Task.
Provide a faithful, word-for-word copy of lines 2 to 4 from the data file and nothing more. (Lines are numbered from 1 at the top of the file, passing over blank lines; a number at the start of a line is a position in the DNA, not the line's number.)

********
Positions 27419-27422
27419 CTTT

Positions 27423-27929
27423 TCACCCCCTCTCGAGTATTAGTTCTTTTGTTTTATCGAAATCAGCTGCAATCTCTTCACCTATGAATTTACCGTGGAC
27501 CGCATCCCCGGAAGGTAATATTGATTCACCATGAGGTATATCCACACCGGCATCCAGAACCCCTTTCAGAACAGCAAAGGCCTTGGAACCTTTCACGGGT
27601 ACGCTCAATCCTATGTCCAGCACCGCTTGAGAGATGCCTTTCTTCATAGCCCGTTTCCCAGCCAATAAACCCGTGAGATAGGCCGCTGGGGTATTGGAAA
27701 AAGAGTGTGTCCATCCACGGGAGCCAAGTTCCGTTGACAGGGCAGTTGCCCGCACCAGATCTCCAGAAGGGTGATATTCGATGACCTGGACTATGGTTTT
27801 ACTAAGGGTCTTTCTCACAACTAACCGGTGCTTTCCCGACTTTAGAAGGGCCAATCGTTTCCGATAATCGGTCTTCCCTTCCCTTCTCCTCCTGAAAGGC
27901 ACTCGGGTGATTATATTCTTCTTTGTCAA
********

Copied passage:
27419 CTTT

Positions 27423-27929
27423 TCACCCCCTCTCGAGTATTAGTTCTTTTGTTTTATCGAAATCAGCTGCAATCTCTTCACCTATGAATTTACCGTGGAC